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Raymond Benson discusses his Bond work, Casino Royale, and more

09-Apr-2007 • Literary

007 continuation author Raymond Benson, author of six original James Bond novels and three movie novelisations, spoke to Paradigm recently about his time with the franchise and other aspects of his career:

In 1985, you were commissioned to do a stage play of Ian Fleming's Casino Royale. While you can't produce or publish this yourself, could you share some details about its structure or action? What did you take from the source material and what did you leave behind? How does one go about staging Fleming's novel? Do you regret not seeing it produced?

At the time, the Fleming literary estate owned certain rights in that one particular novel, including stage adaptation rights. Because of my theatre background, they asked me to try and adapt the novel to a play. It's really the only novel that could be adapted to a stage play, because most of the story is indoors in a casino.

My play turned out to be very faithful to the book. The action was made up of stage fighting—no gadgets or special effects. I cut down the cast to five actors: Bond, Vesper, Le Chiffre, Felix Leiter, and an actor who would play all kinds of different roles—waiters, croupiers, henchmen. A staged reading of the play was performed in New York in early 1986 and it went very well. But the Fleming estate ultimately decided not to pursue a real production. Then, sometime in the nineties, EON Productions (the film company that makes the movies) bought the remaining rights of Casino Royale and in 1999 acquired the film rights from Columbia. So, the stage play cannot be produced without the movie people's permission. It's weird. I own the copyright of the play, but the Fleming Estate owns the publication rights and the movie people own the production rights.

So I can't do a thing with it.

An obvious question: What did you think of the recent film version of Casino Royale?

In many ways it was the first real James Bond film. I loved it.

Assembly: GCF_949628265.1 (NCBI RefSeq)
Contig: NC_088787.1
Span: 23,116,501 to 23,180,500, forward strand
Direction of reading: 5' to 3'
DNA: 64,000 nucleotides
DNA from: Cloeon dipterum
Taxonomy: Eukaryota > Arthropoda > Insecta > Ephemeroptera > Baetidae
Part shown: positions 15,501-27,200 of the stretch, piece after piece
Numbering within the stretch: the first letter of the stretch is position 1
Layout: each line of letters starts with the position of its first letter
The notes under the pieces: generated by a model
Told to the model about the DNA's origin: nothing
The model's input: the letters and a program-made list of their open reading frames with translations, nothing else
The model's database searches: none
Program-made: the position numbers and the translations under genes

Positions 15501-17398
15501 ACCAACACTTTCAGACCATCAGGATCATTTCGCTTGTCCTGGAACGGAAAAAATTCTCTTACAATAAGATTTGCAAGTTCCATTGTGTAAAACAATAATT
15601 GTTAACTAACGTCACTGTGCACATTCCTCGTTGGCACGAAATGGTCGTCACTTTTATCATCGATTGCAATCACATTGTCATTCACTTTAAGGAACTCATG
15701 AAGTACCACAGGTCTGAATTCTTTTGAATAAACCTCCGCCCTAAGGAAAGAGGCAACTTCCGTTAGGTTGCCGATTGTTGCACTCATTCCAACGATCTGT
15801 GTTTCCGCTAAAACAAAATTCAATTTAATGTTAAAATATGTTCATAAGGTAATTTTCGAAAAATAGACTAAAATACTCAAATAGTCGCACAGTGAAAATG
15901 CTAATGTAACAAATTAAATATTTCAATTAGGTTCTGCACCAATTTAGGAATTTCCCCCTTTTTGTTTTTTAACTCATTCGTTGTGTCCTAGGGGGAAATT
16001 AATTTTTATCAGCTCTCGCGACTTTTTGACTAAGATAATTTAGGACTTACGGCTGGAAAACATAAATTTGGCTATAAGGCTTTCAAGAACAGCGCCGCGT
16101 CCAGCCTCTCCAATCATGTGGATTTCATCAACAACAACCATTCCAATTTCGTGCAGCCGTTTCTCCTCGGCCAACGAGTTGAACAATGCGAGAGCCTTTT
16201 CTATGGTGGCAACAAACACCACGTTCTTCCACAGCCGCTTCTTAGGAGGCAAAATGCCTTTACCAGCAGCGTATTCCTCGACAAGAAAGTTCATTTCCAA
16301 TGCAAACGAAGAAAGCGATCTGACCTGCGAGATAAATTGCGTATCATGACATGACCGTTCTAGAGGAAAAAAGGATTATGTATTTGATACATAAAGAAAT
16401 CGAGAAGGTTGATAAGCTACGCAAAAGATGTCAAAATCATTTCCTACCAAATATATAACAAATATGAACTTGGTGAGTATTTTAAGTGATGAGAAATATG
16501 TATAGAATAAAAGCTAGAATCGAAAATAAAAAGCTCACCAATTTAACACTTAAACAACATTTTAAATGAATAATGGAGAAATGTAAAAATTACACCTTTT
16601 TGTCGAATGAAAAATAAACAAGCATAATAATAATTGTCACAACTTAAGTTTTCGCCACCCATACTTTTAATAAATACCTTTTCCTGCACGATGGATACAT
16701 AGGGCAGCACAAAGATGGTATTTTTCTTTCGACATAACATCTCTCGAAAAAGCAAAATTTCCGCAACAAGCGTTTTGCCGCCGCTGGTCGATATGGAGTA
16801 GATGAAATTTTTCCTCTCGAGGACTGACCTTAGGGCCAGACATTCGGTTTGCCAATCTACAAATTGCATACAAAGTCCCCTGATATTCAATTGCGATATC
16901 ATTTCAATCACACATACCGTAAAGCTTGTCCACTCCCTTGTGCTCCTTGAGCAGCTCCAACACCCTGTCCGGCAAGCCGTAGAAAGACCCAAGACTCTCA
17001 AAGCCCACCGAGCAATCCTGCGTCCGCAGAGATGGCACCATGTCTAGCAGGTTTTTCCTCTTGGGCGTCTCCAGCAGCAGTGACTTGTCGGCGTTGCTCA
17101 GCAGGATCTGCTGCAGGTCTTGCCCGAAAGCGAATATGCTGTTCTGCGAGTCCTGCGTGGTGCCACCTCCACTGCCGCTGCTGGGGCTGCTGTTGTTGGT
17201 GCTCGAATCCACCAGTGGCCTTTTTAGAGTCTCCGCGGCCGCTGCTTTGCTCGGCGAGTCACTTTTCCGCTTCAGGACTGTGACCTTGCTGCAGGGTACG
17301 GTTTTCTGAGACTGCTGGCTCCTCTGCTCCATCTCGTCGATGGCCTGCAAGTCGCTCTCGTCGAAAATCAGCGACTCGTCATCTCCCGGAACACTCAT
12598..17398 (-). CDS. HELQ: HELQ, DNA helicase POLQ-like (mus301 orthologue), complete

When you were announced as the new author of the James Bond series, were you ever intimidated by the shadow of Fleming, Amis, and Gardner? Early on, did you find yourself imitating a style, keeping certain "Bond" elements, or rewriting your work to meet expectations?

One would have to be a fool not to be intimidated. I was stepping into very big shoes. Before I began, I had a few talks with the Fleming people to decide what direction my books should go. There was some discussion about keeping Bond in the Cold War era and "freezing" him in time. Ultimately, though, it was decided that we should keep him updated, like in the films. I was also told to make "M" a woman, like the new films. Other than that, I was free to do what I wanted. I was required to write an outline for each book, which had to be approved by the Fleming people. I never had any problems. They knew that I knew what Bond could do and couldn't, what was right in the universe and what wasn't. I didn't try to mimic Fleming's style—that would have been a disaster—and besides, I don't think anyone can really do that. What I tried to do was simply stay true to the spirit of Fleming's books but write them the way I felt they should be. Sure, there are certain Bond elements that have to be there, and I wanted them to be there.

What goes into creating the perfect James Bond villain, in your opinion?

That's the toughest part of doing the Bond books. A good villain and plot. So much has already been done that you really have to work hard at coming up with something new. I would always try to tie in my villains with the history of a particular country. The plots of my Bond novels usually have something to do with Britain's concern over a hot spot in the world: Hong Kong, Cyprus, Gibraltar …wherever the United Kingdom has interests. The plot, the location, and the villain were usually all related somehow.

Click here to read the complete interview.

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